Irritable Bowel Syndrome

Irritable bowel syndrome (IBS) is a benign, chronic disease of altered bowel habits and abdominal pain. It is considered a functional type of bowel disorder and is said to be caused by heavy spasms of the large colon. No organic or structural cause can be detected (using currently available diagnostic modalities) to explain its symptoms. IBS is also known as spastic colon, nervous bowel, irritable colon and mucous colitis.

It is the most common functional disorder of the gastrointestinal (GI) tract. Other disorders in this group include functional dyspepsia, functional anorectal pain, and non-cardiac chest pain. The many forms and presentations of IBS can make the diagnosis challenging, and its functional nature can make a satisfactory treatment difficult.

The discomfort ranges from cramping-like pains to a continuous dull pain and is often (partly) relieved by bowel movements. Very often the pain appears after food ingestion and is accompanied by sometimes mild to sometimes extreme abdominal bloating. There is often diarrhoea, sometimes alternating with severe constipation.

After the absorption and digestion of the nutrients in the small intestines, the waste moves into the large intestines (also called bowel or colon). Before the waste reaches the rectum, excessive muscular contractions can cause severe pain, diarrhoea and/or constipation.

The cause of the muscle over-activity is not yet fully understood. Researchers believe that food allergies/intolerances/hyper-sensitivities might play a very important role. Nicotine, alcohol, caffeine and stress worsen the problem.

IBS is often diagnosed after the possibility of the existence of other diseases and disorders are eliminated. (Diverticulitis, Colon Cancer, Ulcerative Colitis, Crohn’s Disease).

Irritable bowel syndrome (IBS) is a problem with the intestines. In people with IBS, the intestines squeeze too hard or not hard enough and cause food to move too quickly or too slowly through the intestines. One in five Americans has IBS, making it one of the most common disorders diagnosed by doctors.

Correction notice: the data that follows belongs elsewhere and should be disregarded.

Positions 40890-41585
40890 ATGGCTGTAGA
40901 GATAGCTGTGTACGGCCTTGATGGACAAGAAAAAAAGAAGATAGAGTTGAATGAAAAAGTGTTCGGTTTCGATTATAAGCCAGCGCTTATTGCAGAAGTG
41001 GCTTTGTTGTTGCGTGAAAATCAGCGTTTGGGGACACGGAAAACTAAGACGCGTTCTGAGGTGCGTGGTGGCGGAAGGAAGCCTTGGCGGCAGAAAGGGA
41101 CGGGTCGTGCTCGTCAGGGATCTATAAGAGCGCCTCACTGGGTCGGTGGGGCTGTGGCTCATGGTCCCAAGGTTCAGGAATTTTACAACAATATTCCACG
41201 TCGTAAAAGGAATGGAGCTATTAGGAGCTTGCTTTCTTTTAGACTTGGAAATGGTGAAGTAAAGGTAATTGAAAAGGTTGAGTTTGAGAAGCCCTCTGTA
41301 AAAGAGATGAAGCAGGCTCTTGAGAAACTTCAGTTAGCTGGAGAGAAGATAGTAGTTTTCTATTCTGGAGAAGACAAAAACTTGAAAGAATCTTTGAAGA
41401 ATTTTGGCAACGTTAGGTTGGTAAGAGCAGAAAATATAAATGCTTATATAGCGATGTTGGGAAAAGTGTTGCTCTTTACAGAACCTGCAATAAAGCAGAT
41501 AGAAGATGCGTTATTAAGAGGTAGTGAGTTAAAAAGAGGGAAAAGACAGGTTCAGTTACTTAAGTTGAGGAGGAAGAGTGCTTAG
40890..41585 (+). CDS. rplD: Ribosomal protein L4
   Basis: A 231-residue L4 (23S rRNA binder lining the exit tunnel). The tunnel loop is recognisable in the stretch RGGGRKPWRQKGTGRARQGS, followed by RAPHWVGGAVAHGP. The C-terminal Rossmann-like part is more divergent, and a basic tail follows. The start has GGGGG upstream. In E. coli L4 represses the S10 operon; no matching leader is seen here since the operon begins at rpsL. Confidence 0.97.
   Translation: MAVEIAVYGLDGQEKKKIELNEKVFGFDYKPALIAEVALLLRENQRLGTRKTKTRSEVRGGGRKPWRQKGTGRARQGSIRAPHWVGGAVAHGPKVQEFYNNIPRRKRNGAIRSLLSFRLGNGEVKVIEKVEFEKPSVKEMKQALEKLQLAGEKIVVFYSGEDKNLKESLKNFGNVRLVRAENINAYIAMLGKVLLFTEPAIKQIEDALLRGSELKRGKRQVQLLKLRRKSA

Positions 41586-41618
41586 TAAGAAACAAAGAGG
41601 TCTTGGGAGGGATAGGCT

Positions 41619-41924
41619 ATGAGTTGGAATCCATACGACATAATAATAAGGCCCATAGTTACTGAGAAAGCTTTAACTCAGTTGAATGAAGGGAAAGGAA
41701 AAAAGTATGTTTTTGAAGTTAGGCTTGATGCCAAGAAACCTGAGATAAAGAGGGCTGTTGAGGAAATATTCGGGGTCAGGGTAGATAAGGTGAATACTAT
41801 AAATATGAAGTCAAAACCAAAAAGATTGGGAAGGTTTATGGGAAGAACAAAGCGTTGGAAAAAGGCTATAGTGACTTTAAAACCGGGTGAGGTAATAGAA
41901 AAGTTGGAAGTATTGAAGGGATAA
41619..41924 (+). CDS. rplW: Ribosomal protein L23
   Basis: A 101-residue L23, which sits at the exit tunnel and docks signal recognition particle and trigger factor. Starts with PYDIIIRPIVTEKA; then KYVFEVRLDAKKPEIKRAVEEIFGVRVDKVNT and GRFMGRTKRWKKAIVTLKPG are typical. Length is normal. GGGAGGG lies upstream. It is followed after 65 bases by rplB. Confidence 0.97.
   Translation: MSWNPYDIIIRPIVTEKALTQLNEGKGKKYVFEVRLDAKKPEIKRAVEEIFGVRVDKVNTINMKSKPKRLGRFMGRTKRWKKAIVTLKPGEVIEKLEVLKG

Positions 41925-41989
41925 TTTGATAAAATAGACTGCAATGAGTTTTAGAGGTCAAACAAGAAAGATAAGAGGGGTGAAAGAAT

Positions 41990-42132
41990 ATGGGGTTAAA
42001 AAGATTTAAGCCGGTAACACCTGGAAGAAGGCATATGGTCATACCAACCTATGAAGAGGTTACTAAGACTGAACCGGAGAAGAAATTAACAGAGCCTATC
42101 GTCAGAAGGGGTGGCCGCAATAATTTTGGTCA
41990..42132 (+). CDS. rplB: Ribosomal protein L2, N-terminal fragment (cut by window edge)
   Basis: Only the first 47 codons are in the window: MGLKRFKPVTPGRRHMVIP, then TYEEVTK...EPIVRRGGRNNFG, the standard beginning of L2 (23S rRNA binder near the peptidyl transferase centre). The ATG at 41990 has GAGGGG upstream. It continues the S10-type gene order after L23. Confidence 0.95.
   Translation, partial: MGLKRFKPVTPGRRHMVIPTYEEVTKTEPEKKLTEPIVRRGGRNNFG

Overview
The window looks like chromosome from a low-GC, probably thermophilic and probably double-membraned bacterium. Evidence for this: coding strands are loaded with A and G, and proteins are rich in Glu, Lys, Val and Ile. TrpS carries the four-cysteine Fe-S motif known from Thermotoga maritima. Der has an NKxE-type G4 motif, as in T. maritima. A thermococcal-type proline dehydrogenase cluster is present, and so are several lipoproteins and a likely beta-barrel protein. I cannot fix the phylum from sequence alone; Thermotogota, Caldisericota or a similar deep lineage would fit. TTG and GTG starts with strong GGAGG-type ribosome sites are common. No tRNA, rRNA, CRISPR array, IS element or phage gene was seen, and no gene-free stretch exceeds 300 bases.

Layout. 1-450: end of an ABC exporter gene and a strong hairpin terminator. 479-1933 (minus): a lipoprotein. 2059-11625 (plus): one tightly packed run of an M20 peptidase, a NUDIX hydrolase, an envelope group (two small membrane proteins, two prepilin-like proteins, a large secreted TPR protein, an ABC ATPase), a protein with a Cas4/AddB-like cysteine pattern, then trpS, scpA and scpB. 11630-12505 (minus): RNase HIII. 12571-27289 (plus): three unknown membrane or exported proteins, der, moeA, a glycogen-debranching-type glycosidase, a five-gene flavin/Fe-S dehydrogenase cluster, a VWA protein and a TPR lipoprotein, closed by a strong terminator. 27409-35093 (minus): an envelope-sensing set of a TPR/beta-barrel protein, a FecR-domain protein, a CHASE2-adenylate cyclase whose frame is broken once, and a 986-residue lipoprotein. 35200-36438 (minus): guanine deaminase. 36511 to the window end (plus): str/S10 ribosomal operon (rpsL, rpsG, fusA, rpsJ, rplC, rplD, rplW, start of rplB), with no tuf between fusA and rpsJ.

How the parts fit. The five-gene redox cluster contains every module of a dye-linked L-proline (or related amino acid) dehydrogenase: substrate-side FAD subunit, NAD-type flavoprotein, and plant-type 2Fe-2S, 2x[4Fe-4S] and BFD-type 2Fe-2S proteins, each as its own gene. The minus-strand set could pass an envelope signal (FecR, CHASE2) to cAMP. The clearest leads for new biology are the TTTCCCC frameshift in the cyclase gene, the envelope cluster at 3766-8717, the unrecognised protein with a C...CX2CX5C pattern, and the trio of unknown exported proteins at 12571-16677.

Research suggests that people with IBS seem to have a colon that is more sensitive and reactive than usual to a variety of things, including certain foods and stress. Some evidence indicates that the immune system, which fights infection, is also involved.

Signs and symptoms
Cramping pain in your lower abdomen
Changes in your bowel habits
Diarrhea or constipation, or both alternately
Relief of pain after bowel movements
Feeling of incomplete emptying after bowel movements
Mucus in your stool

Difference between Irritable bowel syndrome and Constipation
Constipation is broadly defined as a bowel pattern that includes infrequent bowel movements, hard or lumpy stools, and difficulty in passing stools, incomplete elimination, and/or straining with a bowel movement. However, constipation varies from person to person. Some people with chronic constipation cannot even pass stools, while others pass hard lumpy stools.

Irritable bowel syndrome is a chronic disorder that is characterized by abdominal pain or discomfort associated with altered bowel habits. Abdominal pain or discomfort is the most common symptom of IBS and is reported by 66% of patients. Other symptoms of IBS include bloating, urgency, and/or cramps of the stomach.

Fruits and vegetables are particularly protective sources of fiber and seem to reduce the amount of inflammation in the lining of the stomach; fruit juice appears to have this benefit as well. Foods that may make symptoms worse include foods high in fat or caffeine. Fat and caffeine can cause your intestines to contract, which may cause cramping. If gas is a problem for you, you might want to avoid foods that tend to make gas worse. These include beans, cabbage and some fruits. Doctors usually recommend a diet with enough fiber to produce soft, painless bowel movements. High-fiber diets may cause gas and bloating, but these symptoms often go away within a few weeks as your body adjusts.

People with IBS have colons that are more sensitive and react to things that might not bother other people, such as stress, large meals, gas, medicines, certain foods, caffeine, or alcohol. 
Most people can control their symptoms by taking medicines (laxatives, antidiarrhea medicines, tranquilizers, or antidepressants), reducing stress, and changing their diet.